In this article we examine the relationship between Refugee Action (a UK non-governmental organisation [NGO] in the refugee and asylum seeker sector) and the Home Office, which funds it to deliver the Assisted Voluntary Return (AVR) programme for asylum seekers and irregular migrants in the UK. We explore: (a) the different drivers that exist between the Home Office and Refugee Action, (b) the perceptions of the funder and service deliverer about advocacy, relevance and independence in the context of this state-NGO 'relationship' and (c) the themes of dominance, resistance and freedom to look at the contested space between these two organisations. The primary contribution the article makes is to examine the centrality of 'evidence' (through service delivery) in both Refugee Action's 'insider' influencing activities as a partner working with the Home Office and its 'outsider' strategies in terms of its campaigning and judicial review works versus the Home Office.

The combination of 'insider' and 'outsider' strategies in VSO-government partnerships: The relationship between Refugee Action and the Home Office in the UK

Walker S.
2016

Abstract

In this article we examine the relationship between Refugee Action (a UK non-governmental organisation [NGO] in the refugee and asylum seeker sector) and the Home Office, which funds it to deliver the Assisted Voluntary Return (AVR) programme for asylum seekers and irregular migrants in the UK. We explore: (a) the different drivers that exist between the Home Office and Refugee Action, (b) the perceptions of the funder and service deliverer about advocacy, relevance and independence in the context of this state-NGO 'relationship' and (c) the themes of dominance, resistance and freedom to look at the contested space between these two organisations. The primary contribution the article makes is to examine the centrality of 'evidence' (through service delivery) in both Refugee Action's 'insider' influencing activities as a partner working with the Home Office and its 'outsider' strategies in terms of its campaigning and judicial review works versus the Home Office.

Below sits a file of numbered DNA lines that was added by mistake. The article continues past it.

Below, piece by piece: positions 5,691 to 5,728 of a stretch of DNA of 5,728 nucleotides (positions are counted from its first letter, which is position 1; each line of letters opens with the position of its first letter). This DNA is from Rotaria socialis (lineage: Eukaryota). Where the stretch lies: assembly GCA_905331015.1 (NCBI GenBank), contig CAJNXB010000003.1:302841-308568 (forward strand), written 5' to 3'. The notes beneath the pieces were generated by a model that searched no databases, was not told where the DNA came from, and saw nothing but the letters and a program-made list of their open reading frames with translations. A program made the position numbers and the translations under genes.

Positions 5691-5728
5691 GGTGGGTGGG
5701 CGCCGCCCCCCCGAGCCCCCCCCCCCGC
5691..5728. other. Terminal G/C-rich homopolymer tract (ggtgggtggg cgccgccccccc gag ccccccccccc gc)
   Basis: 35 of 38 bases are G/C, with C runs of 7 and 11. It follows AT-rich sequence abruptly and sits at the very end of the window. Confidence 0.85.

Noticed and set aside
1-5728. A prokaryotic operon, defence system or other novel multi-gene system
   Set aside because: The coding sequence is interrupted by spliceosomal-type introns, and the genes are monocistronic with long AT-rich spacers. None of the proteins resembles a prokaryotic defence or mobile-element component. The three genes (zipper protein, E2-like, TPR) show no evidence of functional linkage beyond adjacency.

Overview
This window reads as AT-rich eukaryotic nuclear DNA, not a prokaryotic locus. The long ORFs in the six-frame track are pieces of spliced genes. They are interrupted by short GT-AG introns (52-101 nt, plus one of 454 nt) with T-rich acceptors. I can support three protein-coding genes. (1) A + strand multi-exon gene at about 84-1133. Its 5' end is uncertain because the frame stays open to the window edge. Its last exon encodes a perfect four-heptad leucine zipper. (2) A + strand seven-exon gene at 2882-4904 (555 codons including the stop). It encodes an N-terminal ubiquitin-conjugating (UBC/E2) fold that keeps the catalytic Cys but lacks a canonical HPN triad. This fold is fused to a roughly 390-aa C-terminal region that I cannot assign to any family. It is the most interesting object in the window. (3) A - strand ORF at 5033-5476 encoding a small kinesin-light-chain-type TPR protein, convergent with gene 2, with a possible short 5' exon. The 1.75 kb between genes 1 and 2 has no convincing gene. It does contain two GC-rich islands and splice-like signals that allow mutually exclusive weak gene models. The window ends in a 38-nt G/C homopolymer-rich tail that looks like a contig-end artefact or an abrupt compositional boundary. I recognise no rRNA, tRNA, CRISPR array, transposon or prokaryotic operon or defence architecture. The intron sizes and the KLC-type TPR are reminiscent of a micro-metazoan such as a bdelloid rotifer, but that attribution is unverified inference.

McGhee D.; Bennett C.; Walker S.
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Utilizza questo identificativo per citare o creare un link a questo documento: http://hdl.handle.net/11585/839957
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